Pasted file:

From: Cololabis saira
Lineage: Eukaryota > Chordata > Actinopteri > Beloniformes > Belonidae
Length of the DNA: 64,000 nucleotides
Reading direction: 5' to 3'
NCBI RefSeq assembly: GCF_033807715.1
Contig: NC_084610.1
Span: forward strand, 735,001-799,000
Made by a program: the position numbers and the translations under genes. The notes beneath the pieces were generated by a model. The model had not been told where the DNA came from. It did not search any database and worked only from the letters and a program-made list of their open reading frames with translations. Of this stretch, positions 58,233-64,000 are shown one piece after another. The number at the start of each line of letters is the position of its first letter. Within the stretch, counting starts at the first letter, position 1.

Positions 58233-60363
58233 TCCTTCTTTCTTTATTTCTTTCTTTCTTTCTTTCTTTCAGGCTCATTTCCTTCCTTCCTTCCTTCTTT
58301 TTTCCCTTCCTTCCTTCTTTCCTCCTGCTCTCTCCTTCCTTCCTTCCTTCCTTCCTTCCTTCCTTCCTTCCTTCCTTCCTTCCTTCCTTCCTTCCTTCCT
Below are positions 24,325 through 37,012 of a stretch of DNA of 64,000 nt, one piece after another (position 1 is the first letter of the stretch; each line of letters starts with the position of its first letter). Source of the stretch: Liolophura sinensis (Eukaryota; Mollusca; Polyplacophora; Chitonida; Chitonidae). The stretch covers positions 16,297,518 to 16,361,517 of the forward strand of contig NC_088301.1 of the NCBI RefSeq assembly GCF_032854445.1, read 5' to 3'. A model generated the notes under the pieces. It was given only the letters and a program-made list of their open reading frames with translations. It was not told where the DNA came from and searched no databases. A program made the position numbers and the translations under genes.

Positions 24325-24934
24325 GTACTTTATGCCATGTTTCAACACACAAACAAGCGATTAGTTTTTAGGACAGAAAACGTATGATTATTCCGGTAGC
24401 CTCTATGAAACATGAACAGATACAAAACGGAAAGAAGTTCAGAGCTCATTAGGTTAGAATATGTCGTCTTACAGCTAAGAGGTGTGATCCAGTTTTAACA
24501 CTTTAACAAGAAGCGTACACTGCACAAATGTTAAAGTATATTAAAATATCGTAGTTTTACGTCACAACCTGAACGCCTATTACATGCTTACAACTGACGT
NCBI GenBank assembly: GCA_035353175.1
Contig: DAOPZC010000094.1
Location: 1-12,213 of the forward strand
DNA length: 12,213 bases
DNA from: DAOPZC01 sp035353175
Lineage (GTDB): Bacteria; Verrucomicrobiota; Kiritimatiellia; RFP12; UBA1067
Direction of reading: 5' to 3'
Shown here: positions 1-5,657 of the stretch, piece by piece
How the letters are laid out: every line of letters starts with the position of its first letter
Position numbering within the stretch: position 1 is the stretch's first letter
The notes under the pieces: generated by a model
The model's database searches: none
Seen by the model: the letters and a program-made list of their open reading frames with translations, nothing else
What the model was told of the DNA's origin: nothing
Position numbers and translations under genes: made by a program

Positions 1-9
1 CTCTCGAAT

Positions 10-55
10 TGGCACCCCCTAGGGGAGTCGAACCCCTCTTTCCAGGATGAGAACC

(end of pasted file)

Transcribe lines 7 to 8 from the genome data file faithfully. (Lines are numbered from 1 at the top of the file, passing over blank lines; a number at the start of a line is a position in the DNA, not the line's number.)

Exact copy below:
Span: forward strand, 735,001-799,000
Made by a program: the position numbers and the translations under genes. The notes beneath the pieces were generated by a model. The model had not been told where the DNA came from. It did not search any database and worked only from the letters and a program-made list of their open reading frames with translations. Of this stretch, positions 58,233-64,000 are shown one piece after another. The number at the start of each line of letters is the position of its first letter. Within the stretch, counting starts at the first letter, position 1.